Dona Leonor actively sought out firsthand accounts of Jerusalem by financially sponsoring members of her court to go on pilgrimages to the Holy Land, and those accounts supplemented her other textual sources. Such efforts both confirmed her piety and served as a “surrogate” pilgrimage for which Dona Leonor was rewarded with the same indulgences as if she had traveled to the Holy Land herself. Such motivations may have compelled Dona Leonor to send to Jerusalem her confessor, the Franciscan Frei Afonso do Rio, who relayed his experiences in the Holy Land to the queen upon his return.72
These examples demonstrate Dona Leonor’s active interest in both the loca sancta and pilgrimage, as well as her concerted effort to become acquainted with the experience of Jerusalem pilgrimage from within the confines of Portugal. The Lisbon Passion of Christ in Jerusalem thus reflects Dona Leonor’s spiritual concerns while simultaneously requiring knowledge of the sources with which she was familiar in order to navigate its complex imagery successfully. This suggests that the Passion panel’s hybridity was a deliberate expression of the devotional orientation of its likely patron and the other members of the convent she sponsored.
Previous scholarship has viewed the Lisbon Passion of Christ in Jerusalem panel as a Netherlandish painting commissioned by Emperor Maximilian I and indebted to Memling (see figs. 6 and 8) and Breydenbach (see fig. 7). That view is limiting and has prevented an examination of how the panel reflects and participated in its Portuguese context. The panel’s construction strongly suggests that it was made in Portugal, rather than northern Europe. The panel also synthesizes various pictorial and textual sources that circulated throughout northern and southern Europe as well as the Iberian Peninsula. The painting reflects the transcultural context in which it was created, challenging strict art historical categorizations based on national stylistic schools.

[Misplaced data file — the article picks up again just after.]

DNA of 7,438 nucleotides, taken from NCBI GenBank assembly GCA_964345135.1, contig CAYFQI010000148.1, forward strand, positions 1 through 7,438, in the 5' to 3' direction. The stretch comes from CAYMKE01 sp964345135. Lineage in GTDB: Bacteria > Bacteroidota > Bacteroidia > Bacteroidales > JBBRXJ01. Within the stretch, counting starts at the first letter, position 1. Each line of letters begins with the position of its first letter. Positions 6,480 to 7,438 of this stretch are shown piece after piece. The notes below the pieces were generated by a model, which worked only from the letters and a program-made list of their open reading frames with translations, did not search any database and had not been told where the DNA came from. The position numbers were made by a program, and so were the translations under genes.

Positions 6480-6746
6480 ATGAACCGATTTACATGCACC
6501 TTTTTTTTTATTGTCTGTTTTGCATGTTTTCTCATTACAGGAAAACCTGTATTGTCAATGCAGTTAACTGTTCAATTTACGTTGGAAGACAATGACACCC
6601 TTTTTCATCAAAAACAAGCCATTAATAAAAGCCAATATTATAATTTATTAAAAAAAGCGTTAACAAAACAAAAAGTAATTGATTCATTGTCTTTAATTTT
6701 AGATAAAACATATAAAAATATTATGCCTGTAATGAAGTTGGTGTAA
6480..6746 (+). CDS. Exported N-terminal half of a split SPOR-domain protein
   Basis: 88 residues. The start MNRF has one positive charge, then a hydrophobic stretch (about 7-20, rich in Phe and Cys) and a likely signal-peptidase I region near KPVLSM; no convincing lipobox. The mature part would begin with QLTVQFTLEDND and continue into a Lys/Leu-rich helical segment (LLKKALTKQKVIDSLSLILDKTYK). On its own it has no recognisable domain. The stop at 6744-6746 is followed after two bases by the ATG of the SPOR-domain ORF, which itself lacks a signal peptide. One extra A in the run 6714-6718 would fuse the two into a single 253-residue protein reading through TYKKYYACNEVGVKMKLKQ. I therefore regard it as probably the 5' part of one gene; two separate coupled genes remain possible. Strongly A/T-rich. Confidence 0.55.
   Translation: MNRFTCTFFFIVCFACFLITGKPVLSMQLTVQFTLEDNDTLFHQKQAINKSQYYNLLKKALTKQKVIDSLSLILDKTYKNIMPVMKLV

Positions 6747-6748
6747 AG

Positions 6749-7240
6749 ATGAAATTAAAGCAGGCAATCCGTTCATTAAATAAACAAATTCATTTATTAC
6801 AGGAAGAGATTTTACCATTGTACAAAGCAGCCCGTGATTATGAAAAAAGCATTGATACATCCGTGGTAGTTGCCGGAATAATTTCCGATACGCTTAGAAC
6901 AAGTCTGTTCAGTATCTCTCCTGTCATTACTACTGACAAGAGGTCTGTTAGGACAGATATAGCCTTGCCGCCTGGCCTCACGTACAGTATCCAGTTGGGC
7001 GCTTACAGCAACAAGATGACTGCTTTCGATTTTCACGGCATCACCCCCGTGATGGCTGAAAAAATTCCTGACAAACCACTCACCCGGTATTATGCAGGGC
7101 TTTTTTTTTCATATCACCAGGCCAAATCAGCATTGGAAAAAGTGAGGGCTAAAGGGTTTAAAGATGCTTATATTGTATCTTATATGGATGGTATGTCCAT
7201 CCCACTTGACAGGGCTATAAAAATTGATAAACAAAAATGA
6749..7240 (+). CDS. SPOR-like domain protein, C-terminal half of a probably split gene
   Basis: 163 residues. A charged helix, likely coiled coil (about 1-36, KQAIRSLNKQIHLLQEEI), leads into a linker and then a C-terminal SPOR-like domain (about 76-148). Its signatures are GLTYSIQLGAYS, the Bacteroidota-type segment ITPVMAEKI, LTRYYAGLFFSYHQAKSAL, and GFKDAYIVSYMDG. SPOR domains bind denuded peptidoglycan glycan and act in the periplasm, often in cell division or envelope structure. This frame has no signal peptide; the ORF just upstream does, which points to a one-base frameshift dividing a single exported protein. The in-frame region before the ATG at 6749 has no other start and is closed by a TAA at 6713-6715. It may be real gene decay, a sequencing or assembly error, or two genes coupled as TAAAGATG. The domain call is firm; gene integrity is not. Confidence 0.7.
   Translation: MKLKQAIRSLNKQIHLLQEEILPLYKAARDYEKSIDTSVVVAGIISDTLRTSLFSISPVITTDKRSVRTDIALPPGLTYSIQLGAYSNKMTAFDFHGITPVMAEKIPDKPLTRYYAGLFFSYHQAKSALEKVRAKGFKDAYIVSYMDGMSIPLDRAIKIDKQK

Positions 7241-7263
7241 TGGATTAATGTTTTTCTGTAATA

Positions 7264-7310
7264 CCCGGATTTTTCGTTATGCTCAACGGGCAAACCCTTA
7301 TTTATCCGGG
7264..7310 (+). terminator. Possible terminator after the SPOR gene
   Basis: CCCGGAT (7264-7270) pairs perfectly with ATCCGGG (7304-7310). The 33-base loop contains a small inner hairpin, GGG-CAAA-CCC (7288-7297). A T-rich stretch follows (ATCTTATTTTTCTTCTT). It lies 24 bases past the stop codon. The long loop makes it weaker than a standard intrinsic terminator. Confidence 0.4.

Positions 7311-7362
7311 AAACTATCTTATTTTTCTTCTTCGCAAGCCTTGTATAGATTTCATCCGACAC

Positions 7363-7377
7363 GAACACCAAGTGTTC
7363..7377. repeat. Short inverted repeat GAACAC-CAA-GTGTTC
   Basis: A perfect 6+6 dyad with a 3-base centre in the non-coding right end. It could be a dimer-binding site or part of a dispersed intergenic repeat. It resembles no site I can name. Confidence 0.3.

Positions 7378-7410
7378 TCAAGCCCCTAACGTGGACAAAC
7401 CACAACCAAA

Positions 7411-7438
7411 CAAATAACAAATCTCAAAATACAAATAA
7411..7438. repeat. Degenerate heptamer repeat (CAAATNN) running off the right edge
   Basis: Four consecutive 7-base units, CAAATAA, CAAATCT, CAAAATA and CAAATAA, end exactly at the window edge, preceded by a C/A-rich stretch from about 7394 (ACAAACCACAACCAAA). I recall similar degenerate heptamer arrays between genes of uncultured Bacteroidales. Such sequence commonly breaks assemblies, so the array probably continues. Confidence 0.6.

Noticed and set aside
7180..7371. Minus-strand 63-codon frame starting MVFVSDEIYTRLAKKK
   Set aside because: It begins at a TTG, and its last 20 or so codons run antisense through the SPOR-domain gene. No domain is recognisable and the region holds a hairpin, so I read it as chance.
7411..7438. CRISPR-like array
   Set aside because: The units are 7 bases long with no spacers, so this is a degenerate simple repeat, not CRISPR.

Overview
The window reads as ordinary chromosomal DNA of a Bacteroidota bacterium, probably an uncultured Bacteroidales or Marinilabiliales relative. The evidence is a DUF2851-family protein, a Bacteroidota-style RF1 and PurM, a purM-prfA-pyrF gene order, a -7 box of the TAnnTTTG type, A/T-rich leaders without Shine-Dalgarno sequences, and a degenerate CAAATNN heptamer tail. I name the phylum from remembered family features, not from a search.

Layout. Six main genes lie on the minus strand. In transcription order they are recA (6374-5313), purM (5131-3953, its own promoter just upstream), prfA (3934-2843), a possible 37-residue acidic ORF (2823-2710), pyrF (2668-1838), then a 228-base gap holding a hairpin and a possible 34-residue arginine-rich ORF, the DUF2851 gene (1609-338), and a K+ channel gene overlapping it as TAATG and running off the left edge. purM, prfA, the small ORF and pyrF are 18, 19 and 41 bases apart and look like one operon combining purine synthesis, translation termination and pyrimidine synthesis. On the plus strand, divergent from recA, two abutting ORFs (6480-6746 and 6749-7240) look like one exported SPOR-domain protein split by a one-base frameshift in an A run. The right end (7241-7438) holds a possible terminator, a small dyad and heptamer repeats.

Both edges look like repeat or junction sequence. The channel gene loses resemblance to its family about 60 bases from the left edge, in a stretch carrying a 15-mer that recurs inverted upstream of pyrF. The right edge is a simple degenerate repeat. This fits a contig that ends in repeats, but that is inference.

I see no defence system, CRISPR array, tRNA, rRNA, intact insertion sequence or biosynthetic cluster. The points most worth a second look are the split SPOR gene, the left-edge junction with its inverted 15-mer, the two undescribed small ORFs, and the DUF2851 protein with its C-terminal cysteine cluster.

The painting’s unusual emphasis on the Dome of the Rock, crowned with a crescent moon finial, reflects the distinctly Iberian confluence of Christ’s Passion, the Crusades, and the Reconquista of the Peninsula. The composition also reflects the cloistered Poor Clare community’s preference for loca sancta devotion by serving as a site for substitute pilgrimage, contributing to the convent’s melding of geographic and sacred space. Finally, the panel mirrors the specific spiritual concerns of its likely Portuguese donor, Rainha Dona Leonor of Portugal, in both form and function.
The Lisbon panel can thus be recast more accurately as a work created in Portugal by an artist of unknown origin. Various inspirations—both northern and Portuguese, two-dimensional and three-dimensional—were adapted to create a unique, hybrid work shaped by and for its cloistered Portuguese audience. The Passion of Christ in Jerusalem, in its iconographic and stylistic conflations, emphasizes that defining the object’s “origin” by the presence of specific iconographies or artistic styles does not accurately reflect the complex intersections and interactions that existed in fifteenth- and sixteenth-century Europe and Renaissance Portugal.